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Randomized Controlled Trial
. 2011 Jan 17;8:2.
doi: 10.1186/1742-4755-8-2.

Essential Fatty Acids for Premenstrual Syndrome and Their Effect on Prolactin and Total Cholesterol Levels: A Randomized, Double Blind, Placebo-Controlled Study

Free PMC article
Randomized Controlled Trial

Essential Fatty Acids for Premenstrual Syndrome and Their Effect on Prolactin and Total Cholesterol Levels: A Randomized, Double Blind, Placebo-Controlled Study

Edilberto A Rocha Filho et al. Reprod Health. .
Free PMC article


Objective: To evaluate the effectiveness and safety of polyunsaturated fatty acids for the treatment of the premenstrual syndrome (PMS) using a graded symptom scale and to assess the effect of this treatment on basal plasma levels of prolactin and total cholesterol.

Methods: A randomized, double-blind, placebo-controlled study was conducted with 120 women with PMS divided into three groups and treated with 1 or 2 grams of the medication or placebo. Symptoms were recorded over a 6-month period using the Prospective Record of the Impact and Severity of Menstruation (PRISM) calendar. Total cholesterol and prolactin levels were measured. Analysis of variance (ANOVA), Pearson's chi-square test, Wilcoxon's nonparametric signed-rank test for paired samples and the Mann-Whitney nonparametric test for independent samples were used in the statistical analysis.

Results: There were no differences in age, marital status, schooling or ethnicity between the groups. In the group treated with 1 gram of the medication, a significant reduction was found when the median PRISM score recorded in the luteal phase at baseline (99) was compared with the median score recorded in the 3rd month (58) and in the 6th month of evaluation (35). In the 2-gram group, these differences were even more significant (baseline score: 98; 3rd month: 48; 6th month: 28). In the placebo group, there was a significant reduction at the 3rd but not at the 6th month (baseline: 96.5; 3rd month: 63.5; 6th month: 62). The difference between the phases of the menstrual cycle was greater in the 2-gram group compared to the group treated with 1 gram of the medication. There were no statistically significant differences in prolactin or total cholesterol levels between baseline values and those recorded after six months of treatment.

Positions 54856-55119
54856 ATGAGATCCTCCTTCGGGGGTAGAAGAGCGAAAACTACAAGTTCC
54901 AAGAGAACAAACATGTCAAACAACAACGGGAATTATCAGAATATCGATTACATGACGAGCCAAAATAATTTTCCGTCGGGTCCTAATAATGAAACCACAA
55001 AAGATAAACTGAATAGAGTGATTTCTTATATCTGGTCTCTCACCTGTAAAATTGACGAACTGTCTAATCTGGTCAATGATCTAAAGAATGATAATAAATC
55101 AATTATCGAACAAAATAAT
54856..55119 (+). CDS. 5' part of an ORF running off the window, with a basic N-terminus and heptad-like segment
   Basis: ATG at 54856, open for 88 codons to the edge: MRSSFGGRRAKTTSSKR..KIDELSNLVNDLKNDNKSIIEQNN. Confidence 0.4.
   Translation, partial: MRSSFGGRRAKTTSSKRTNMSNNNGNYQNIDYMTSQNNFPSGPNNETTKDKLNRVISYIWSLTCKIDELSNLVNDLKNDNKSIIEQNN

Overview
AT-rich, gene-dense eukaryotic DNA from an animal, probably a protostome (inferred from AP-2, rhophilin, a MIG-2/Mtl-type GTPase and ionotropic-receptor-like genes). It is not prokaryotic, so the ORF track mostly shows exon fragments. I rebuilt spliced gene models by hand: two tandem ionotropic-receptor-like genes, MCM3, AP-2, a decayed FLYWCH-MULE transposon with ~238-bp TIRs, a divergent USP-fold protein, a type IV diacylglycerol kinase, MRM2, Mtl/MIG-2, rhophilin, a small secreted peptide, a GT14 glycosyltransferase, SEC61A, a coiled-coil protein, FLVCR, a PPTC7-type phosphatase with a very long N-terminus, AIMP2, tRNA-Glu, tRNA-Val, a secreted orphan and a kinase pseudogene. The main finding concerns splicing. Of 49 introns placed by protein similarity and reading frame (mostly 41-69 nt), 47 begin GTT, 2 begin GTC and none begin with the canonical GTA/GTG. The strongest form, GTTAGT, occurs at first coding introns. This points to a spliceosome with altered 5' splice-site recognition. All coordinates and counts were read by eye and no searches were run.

Conclusion: The difference between the groups using the medication and the placebo group with respect to the improvement in symptomatology appears to indicate the effectiveness of the drug. Improvement in symptoms was higher when the 2-gram dose was used. This medication was not associated with any changes in prolactin or total cholesterol levels in these women.


Figure 1
Figure 1
Flowchart of subjects in the study.

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